This building has been declared a Historic Monument. All renovations and upgrades were approved by Presidential Decree and conducted under the supervision of certified architects and engineers. Below the images is a list of key improvements. Note that a complete photographic archive of the renovations is available and will be included with the purchase agreement.

  • Second floor’s wood planks were first numbered then carefully removed in order to reach the first floor’s ceiling which was sagging and needed to be pulled up and reinforced.
  • Once the floor planks were removed, the beams were revealed.   The space between them was filled with dirt and other construction material.  Originally it was thought that the builders filled them with detritus instead of dumping it
  • Once all the insulation was removed the perfectly straight beams were revealed and the craftsmanship of these turn of the century workers was an inspiration to the people renovating this building.  Before replacing the wood floor planks, modern noise insulation was installed in lieu of the dirt originally found.
  • In a futile attempt at post-painting-over decoration, a red band was painted at one point.  The ever sneaking through-the-house electrical conduit can be seen rising from the left and disappearing through the wall on the right.
  • Originally the house did not have a fireplace.  Since there were no furnaces at the time, one must conclude that there was no possibility of heating the house in winter.  High ceilings would provide for heat relief in the summer.  Perhaps winters were not so hard in the late 1800s.  Later, the owners decided to install a charcoal stove.  We see the thick pipes that carry the hot air (and charcoal particles) through the corridor. Over the years, suit covered the entire corridor and turned it black.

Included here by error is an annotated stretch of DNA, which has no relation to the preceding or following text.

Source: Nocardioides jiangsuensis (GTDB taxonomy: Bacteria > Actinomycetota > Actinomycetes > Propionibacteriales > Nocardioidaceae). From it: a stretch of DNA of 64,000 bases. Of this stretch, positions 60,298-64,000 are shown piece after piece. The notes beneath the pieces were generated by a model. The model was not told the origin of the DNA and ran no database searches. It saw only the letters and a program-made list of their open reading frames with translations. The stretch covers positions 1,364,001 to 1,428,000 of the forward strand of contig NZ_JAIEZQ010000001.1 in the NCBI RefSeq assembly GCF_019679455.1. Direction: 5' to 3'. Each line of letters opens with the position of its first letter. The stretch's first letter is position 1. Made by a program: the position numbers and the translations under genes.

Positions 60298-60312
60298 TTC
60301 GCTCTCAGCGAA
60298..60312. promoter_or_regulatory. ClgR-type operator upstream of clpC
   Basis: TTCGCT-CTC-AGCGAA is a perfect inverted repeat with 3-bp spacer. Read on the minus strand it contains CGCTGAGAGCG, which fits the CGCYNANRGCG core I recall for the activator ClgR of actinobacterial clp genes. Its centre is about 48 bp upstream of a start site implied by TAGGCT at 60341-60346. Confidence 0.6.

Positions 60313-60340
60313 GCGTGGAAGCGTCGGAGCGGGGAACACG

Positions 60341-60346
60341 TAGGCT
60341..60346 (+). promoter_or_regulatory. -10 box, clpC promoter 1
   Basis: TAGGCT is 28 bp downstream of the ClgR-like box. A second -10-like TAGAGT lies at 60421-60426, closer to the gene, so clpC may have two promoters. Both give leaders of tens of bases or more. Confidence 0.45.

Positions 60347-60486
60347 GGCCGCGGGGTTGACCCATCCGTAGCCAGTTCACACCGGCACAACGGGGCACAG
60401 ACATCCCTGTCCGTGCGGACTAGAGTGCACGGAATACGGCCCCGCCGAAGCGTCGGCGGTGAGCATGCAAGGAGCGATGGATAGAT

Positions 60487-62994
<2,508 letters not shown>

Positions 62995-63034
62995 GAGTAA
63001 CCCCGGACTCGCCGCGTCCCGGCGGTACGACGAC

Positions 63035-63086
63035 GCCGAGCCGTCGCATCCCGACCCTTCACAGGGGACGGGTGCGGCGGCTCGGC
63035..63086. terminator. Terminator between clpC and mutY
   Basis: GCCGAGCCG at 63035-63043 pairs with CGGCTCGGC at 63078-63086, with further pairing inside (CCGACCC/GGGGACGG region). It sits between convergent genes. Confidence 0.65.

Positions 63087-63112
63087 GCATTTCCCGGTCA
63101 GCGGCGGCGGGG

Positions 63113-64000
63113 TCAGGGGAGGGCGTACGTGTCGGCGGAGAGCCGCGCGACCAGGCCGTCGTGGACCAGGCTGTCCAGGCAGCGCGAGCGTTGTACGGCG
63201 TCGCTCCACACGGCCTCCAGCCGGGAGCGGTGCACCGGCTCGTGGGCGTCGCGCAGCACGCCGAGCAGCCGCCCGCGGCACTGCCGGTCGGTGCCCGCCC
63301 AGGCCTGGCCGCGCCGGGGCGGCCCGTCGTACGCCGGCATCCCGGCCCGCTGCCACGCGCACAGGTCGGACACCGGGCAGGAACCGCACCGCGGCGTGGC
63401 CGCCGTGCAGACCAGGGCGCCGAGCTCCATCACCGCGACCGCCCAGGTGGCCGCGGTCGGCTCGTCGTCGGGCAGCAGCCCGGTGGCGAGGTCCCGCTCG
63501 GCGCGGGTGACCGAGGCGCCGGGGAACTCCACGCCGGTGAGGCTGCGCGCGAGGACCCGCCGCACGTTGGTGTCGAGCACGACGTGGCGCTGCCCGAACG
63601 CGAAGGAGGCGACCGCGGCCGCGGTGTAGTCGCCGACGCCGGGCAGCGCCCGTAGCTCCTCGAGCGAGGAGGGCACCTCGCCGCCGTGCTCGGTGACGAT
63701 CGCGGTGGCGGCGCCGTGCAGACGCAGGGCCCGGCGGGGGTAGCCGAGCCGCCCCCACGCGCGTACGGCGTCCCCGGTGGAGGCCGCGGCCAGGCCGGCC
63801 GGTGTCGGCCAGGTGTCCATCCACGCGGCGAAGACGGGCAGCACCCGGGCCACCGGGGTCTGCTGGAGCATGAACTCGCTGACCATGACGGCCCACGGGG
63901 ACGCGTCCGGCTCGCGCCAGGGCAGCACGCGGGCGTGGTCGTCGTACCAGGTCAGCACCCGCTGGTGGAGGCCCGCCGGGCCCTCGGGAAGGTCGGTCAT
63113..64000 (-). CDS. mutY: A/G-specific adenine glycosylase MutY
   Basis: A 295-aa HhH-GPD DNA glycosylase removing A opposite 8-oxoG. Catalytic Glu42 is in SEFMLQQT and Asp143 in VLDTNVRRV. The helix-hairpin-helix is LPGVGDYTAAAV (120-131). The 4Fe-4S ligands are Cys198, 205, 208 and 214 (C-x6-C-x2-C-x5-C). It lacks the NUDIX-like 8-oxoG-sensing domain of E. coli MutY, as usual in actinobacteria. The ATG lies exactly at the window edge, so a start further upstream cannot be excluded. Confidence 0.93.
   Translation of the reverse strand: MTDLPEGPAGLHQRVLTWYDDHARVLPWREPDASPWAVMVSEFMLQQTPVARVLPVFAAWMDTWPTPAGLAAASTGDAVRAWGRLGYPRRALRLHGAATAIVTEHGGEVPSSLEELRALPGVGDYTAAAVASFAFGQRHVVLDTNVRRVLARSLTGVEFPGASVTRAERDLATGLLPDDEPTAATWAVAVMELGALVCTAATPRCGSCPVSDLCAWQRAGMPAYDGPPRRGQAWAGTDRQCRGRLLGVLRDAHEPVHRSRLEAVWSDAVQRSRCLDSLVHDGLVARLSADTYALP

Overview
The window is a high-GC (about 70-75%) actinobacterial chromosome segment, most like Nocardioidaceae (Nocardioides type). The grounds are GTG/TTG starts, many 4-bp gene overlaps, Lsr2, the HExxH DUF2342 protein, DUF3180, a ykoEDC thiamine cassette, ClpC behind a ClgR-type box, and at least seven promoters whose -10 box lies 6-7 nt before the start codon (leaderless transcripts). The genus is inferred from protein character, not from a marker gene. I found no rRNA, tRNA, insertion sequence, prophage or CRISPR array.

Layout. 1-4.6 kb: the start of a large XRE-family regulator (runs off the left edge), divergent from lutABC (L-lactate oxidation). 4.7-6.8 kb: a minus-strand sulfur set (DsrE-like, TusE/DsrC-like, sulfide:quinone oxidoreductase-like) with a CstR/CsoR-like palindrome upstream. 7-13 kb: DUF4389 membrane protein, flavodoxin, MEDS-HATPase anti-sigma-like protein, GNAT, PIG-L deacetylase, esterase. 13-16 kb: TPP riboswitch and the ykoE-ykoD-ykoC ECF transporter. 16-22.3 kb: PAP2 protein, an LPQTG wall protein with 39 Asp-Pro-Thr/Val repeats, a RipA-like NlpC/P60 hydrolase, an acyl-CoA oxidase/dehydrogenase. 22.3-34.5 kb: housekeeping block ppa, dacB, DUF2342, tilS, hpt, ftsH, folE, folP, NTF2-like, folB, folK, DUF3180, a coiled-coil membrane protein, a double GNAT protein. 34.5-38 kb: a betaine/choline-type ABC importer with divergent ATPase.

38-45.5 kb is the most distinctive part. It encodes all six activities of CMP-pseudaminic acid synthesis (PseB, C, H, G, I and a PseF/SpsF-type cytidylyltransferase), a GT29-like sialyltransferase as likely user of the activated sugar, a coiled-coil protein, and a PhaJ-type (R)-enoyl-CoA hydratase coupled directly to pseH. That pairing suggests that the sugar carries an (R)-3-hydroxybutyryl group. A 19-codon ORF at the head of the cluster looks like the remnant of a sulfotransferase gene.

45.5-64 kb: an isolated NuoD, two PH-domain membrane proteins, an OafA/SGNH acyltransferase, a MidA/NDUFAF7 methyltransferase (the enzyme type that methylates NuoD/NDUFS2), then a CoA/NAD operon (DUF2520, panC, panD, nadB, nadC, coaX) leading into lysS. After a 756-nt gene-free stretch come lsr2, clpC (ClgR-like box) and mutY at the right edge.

• When the stove was removed and the ceiling was scraped clean, one of the most beautiful paintings was revealed and was  of course restored.  The corridor on the first floor was also covered with paint and it was assumed when the building was purchased by the current owner, that the corridors were never painted.
  • Cracks developed on all ceilings due to more than one hundred years of walking and the weight on the furniture on the floor above.  Probably some were caused by heavy seismic activity.  Fixing these cracks required the lifting and securing of the wood strips that hold the plaster on which the paintings were made. Gaps were then filled with new plaster.
  • Side entrance power grid!  All such electrical interventions were removed and it was decided that there will be no electrification on the ceilings in order to preserve the original state of these wonderful paintings.
  • In total disregard to the beauty of the ceiling paintings and succumbing to the modern necessities of electrification, electrical tubing was affixed to the ceiling and holes were drilled to attach hanging light fixtures.
  • Main entrance staircase
  • Side entrance interior stairs
  • The entire footprint of the house would have been a terrace except that in order to protect and give access the painted ceilings below, the original architect decided to use this ingenious method.  A room, as well as the kitchen below the terrace do not have painted ceilings for this reason.
  • The dilapidated storage room on the terrace, now completely restored.

Reinforced Walls
Although it had remained intact for more than 100 years, in order to comply with current building codes for general purpose use, the entire lower ground floor was reinforced with concrete walls.

An Elevator
An elevator was installed to service the second floor, making it more accessible due to the floor’s high ceilings. This was built on the back of the building without affecting the existing architectural elements.

Electrical Wiring
Originally the building was not electrified and subsequent wiring was added haphazardly on the walls and ceilings. All were replaced with concealed up-to-date wiring, including internet connections.

To preserve the original intent of the ceiling paintings and to enhance their viewing, indirect light fixtures were installed on the walls.

Heating & Cooling
Each floor has its own electrical panel and a new HVAC system has been installed to provide heating and cooling to all three floors. All the pipes have been concealed, leaving no visible trace of this modernization.

Restored Painted Ceilings
All the detailed ceiling paintings and wall colors have been restored to their original designs and colors, based on highlights discovered below several subsequent coats of paint. The restoration took two years by two trained artists/archeologists.

Office Space
The lower level has been renovated and equipped with office-style light fixtures, a modern bathroom and a modern kitchenette.